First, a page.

The call comes in.

I had a colonoscopy, and the doctor perforated my colon. I needed emergency surgery to fix it. Now I have a colostomy bag, and I'll need another surgery in a few months to reverse it. Do I have a case?

What do you think?

The short answer is probably not and here's why.

Doctors who perform colonoscopies are aware that perforating the colon (making a hole by mistake) is a known recognized risk of the procedure. Obviously no doctor wants to make a hole in the colon, but once in a while it does happen. The fact that it happens is, according to the opinion of every physician I've ever talked to about it, is not a departure from good and accepted medical care.

The moment I say "It's a known risk of the procedure," the caller gets upset and usually says...

But I was in the hospital for weeks, and I couldn't eat solid food, and I needed to change my bowel movements in this disgusting bag... 

Yes, that's all true...but your injuries did not result from a departure from good medical care. Here's an important point to keep in mind when asking whether you have a valid case...

In order to show that you have a valid medical malpractice case, I must show

(1) That you are more likely right than wrong that your doctor violated the basic standard of  medical care.

(2) That you are more likely right than wrong that the wrongdoing caused you injury, and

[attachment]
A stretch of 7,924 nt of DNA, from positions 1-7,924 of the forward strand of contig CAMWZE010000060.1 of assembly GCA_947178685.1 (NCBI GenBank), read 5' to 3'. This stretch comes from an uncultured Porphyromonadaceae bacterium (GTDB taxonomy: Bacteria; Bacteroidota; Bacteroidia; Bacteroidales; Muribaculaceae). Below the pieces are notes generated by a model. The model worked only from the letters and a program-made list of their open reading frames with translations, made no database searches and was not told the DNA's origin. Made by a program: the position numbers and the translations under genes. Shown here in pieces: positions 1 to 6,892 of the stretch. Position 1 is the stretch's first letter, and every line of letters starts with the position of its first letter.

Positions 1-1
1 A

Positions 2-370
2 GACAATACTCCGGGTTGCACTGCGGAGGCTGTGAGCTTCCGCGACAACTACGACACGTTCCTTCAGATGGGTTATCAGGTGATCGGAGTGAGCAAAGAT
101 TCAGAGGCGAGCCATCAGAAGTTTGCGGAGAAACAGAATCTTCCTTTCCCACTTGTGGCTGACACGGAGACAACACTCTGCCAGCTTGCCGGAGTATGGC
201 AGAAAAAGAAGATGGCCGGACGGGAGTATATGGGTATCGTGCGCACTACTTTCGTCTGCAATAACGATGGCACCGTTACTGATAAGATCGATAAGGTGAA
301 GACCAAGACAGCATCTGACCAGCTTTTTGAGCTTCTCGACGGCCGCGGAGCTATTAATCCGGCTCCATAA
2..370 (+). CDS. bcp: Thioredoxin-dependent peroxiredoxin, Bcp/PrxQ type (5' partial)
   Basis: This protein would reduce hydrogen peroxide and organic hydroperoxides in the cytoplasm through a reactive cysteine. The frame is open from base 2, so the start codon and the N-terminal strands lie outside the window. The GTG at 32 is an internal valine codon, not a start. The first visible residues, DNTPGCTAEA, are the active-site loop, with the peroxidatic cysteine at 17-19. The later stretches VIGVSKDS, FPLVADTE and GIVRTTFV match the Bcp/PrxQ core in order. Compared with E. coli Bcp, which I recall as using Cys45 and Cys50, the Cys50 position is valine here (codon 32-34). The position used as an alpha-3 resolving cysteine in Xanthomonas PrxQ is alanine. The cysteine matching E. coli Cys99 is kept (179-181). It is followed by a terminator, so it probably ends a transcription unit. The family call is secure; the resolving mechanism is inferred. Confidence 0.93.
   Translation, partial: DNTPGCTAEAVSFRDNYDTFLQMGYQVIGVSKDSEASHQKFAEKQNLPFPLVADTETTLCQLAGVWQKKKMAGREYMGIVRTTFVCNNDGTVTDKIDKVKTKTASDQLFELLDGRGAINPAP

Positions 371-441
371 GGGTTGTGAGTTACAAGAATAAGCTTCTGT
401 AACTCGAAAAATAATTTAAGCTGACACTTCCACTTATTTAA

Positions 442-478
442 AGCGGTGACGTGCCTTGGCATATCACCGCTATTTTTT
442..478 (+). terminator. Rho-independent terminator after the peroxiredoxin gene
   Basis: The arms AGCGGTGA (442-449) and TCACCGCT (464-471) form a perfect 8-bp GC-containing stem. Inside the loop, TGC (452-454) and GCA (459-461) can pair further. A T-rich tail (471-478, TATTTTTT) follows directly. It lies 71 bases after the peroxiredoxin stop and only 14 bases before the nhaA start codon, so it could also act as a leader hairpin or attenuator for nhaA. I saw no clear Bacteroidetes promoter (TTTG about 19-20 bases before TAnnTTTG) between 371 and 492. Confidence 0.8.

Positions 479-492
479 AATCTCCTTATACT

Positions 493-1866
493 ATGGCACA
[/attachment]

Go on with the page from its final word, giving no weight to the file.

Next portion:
(3) That your injury is significant and/or permanent.

All of those things must be confirmed by a doctor who has either treated you or reviewed all of your records.

If any one of those things is missing, then there's no way to proceed forward with a case. The first part of any evaluation by an attorney is to determine whether there was wrongdoing. In other words, was your doctor careless? If he was not careless, then we don't even get in the door. If he was careless, then we have to determine whether there is a direct link between his carelessness and your injury.

Then, we must look to see how badly injured you were as a result of his carelessness.

When we claim that a doctor failed to timely diagnose your bowel perforation, the doctor and his attorney will argue that it is a risk of the procedure. Keep in mind that even if a doctor failed to timely diagnose your bowel perforation, he will still argue that there was no way they could have detected this for a number of different reasons...

  • This happened because of a thermal burn,
  • This was a microscopic tear and only got worse after your surgery,
  • You had prior surgery and you had lots of surgical adhesions (scar tissue),
  • You had radiation therapy in that area that made your bowel tissue very friable (and weak).

In addition to these specific defenses, we often see these 3 defenses thrown around as well...

(1) We didn't do it.
(2) If we did it, so did you.
(3) Even if we did it and you also did it, your injuries aren't as bad as you claim them to be.

These cases often come down to a battles of the experts. By law, we are required to bring in medical experts to testify at the time of trial to explain to the jury why your doctor was careless.

Why his carelessness caused you injury.